Saturday, May 1, 2010

Let's get real about what racism is

I realize from how OT started off that a lot of white people involved with Tibetan issues probably haven't spent a lot of time thinking about race, racism, and what most people trying to do anti-racist work actually consider racism to be. So this is my take on “racism 101”. As a white male I'm far from the best authority on the topic, so I encourage readers to go type “racism 101” into Google (or click here if you're that lazy) and see what others have to say on the topic.

A really common white mistake is thinking that any discussion or consideration of race is “racist” because we're “supposed to be colorblind”. A lot of white people even consider racism to mean “racial discrimination” in the strictest sense of the word discriminate: to recognize or perceive the difference. Of course a definition that makes it impossible to even talk about race and racism without “being racist” has no place in serious scholarship or activism about racism, which brings us to looking for some slightly more sophisticated definitions.

Racial prejudice refers to making an judgement about a person based on that person's race. The judgement could be about their worth (for example, whether to hire, whether to accept into college, etc.) or just an expectation of how the person will act, what they will like or dislike, etc. Racial prejudice is a part of an individual person's judgement and decision making process.

Racism is not the same as racial prejudice. In short, racism = prejudice + power. The longer explanation is that racism is a phenomenon that appears as part of a large-scale system (“society”) when there are imbalances in power between racial groups, and the prejudices of a privileged group serve, intentionally or unintentionally, to keep other groups in a position of disadvantage.

For the most part, in our globalized world there is no such thing as “racism against white people”. There may be environments in not-primarily-white countries where whiteness is not privileged in the local environment, but in the vast majority of these cases, white people have the privilege to leave and go somewhere else if they so choose.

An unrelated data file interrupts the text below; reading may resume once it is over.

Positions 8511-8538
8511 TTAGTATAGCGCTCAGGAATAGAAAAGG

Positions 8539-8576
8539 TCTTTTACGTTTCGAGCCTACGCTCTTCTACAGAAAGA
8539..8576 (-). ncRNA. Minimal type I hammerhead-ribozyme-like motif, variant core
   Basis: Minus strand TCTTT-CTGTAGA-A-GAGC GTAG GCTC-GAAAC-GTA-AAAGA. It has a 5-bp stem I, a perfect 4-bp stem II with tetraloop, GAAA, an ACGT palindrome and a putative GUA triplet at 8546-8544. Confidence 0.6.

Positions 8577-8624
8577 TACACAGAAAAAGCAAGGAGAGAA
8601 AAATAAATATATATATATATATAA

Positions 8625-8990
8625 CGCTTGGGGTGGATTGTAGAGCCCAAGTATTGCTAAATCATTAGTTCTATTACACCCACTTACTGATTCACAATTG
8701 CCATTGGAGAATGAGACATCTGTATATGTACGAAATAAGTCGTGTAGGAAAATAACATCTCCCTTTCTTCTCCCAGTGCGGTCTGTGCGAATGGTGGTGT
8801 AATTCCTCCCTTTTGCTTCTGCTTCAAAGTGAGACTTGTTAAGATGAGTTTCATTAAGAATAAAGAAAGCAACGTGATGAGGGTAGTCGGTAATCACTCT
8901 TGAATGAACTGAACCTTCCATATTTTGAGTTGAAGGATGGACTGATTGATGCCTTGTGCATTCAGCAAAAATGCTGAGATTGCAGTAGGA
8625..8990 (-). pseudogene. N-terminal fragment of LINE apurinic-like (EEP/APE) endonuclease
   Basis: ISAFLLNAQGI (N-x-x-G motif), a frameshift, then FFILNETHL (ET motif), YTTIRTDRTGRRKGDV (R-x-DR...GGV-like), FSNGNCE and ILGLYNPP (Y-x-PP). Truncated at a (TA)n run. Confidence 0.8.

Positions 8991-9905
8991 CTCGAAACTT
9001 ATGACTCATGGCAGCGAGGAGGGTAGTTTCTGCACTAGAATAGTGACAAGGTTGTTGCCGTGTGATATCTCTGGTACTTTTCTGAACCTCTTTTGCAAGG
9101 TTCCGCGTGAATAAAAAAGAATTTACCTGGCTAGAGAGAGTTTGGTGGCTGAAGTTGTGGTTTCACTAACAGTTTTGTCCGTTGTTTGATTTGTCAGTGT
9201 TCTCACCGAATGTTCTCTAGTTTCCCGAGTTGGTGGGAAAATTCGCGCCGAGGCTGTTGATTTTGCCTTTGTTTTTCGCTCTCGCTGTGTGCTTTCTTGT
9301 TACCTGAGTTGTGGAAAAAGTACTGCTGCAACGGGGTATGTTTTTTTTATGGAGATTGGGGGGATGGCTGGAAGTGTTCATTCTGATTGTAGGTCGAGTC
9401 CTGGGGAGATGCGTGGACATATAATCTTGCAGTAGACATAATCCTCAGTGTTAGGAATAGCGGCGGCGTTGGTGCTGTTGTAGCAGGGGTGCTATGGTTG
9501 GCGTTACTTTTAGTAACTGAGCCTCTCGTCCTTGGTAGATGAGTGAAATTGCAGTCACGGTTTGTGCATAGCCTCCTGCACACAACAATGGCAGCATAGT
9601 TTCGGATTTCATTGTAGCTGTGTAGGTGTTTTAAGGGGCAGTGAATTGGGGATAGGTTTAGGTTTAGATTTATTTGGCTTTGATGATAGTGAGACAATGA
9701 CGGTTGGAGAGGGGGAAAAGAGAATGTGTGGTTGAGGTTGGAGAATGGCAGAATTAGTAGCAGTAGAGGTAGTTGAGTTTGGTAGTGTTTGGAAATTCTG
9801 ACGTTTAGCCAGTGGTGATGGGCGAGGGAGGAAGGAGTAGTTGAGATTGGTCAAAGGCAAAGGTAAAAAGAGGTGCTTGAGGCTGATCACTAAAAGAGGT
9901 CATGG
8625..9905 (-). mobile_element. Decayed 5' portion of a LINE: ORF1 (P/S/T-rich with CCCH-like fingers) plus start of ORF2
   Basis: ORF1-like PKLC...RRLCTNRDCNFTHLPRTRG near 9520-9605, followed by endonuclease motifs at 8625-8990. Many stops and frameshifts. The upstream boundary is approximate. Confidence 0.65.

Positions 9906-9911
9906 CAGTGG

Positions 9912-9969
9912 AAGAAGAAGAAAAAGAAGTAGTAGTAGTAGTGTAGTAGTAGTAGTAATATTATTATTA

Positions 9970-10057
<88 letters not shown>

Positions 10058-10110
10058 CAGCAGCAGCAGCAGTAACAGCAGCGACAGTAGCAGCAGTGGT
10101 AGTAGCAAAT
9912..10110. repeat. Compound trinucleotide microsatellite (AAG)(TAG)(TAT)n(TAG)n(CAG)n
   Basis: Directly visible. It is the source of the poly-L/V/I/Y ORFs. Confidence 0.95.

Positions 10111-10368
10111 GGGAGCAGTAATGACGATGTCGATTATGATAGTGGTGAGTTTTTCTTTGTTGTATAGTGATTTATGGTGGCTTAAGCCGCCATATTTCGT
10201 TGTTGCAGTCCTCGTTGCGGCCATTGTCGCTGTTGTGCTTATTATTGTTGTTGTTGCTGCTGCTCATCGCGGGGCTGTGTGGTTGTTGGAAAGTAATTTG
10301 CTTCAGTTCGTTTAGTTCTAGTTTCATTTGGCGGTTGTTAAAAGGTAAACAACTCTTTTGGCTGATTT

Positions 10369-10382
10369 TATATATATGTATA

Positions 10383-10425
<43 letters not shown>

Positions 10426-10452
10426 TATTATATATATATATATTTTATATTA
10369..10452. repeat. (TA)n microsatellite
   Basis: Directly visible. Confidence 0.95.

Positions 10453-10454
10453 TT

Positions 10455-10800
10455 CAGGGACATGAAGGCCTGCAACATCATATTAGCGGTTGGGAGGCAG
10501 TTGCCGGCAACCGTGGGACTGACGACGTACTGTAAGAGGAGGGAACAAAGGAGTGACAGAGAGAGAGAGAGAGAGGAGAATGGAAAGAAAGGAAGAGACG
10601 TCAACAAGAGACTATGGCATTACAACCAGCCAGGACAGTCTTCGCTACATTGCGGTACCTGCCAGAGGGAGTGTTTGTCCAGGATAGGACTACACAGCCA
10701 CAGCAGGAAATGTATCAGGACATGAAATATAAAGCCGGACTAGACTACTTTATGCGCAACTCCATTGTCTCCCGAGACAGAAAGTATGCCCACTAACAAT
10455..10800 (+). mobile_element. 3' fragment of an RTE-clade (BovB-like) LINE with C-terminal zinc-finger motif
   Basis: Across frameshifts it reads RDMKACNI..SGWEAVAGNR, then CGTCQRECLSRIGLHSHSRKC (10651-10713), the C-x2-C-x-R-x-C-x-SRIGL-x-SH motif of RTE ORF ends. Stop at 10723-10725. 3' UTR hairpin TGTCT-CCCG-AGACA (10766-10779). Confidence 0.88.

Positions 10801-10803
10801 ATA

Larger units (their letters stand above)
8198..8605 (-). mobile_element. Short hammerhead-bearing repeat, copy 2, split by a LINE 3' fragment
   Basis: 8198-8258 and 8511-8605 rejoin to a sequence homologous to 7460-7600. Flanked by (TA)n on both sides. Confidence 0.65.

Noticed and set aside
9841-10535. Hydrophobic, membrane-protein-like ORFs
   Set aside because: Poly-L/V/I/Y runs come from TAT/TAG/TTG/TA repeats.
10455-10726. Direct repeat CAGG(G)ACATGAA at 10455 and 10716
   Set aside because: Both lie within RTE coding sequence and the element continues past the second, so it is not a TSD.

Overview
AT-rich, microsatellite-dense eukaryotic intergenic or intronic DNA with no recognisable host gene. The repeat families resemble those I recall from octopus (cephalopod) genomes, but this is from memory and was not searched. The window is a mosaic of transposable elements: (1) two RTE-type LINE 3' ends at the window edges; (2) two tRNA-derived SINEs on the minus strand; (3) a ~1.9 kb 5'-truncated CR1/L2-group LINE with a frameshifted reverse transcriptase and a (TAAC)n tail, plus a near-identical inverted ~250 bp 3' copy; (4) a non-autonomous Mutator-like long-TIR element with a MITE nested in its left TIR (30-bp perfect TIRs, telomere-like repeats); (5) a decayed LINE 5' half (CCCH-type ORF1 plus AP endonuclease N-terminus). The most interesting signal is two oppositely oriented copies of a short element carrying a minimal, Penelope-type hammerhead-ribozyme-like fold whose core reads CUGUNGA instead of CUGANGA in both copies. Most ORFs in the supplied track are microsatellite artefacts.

Consciousness of race-correlated trends is not in itself racial prejudice, but can quickly become racism when applied by a racial group with institutional power in ways that disempower people of other races.

Some examples:

“Because John is white, I expect him to look down on black people.” - This is racial prejudice, and might be consciousness of a race-correlated trend (if there's good reason to believe a majority of white people look down on black people), but it's not racism.

“In the United States, murderers are more often sentenced to death when their victims are white.” - This statement is consciousness of a race-correlated trend, and shows awareness of systemic racism taking place at the hands of the justice system, but the statement itself is not racist nor racially prejudiced.

“Asian students are really good at math and science.” - This is racial prejudice, and stated from a white perspective, it's racist.

“Most of the Hispanic bikers don't wear helmets.” - Stated from a white perspective, this is racist. For one, it's extremely likely that the person making the statement is selectively noticing examples which reinforce a stereotype while ignoring examples that refute it, especially since it's hard to tell someone's race when they're wearing a helmet. And secondly, it comes across that the speaker is judging a whole race as reckless.

As a last thought on the meaning of “racism” and “racist”, it's a lot more productive to talk about racist actions and behaviors than about racist people. You can't know what's going on in somebody else's thought process but you can see the effects.

Any treatment of “racism 101” would be incomplete without mentioning privilege. Privilege refers to unearned advantages an individual enjoys purely by belonging to a group he or she had no choice to join or not to join - for example one's race, nationality at birth, physical features, sex, sexual orientation, etc.

The classic resource on (white) privilege is Unpacking the Invisible Knapsack by Peggy McIntosh.


  1. thank you for summing it up nicely. it sure has been a long time coming, nice blog!

  2. One interesting thing that happened while I was writing the article - at first I didn't write "In the United States" with the death penalty example. I later realized I was just assuming this context based on my own background and excluding the "other" to the point that the statement was blatantly false: worldwide, the vast majority of murderers sentenced to death had Chinese victims simply because of the prevalence of the death penalty in China.


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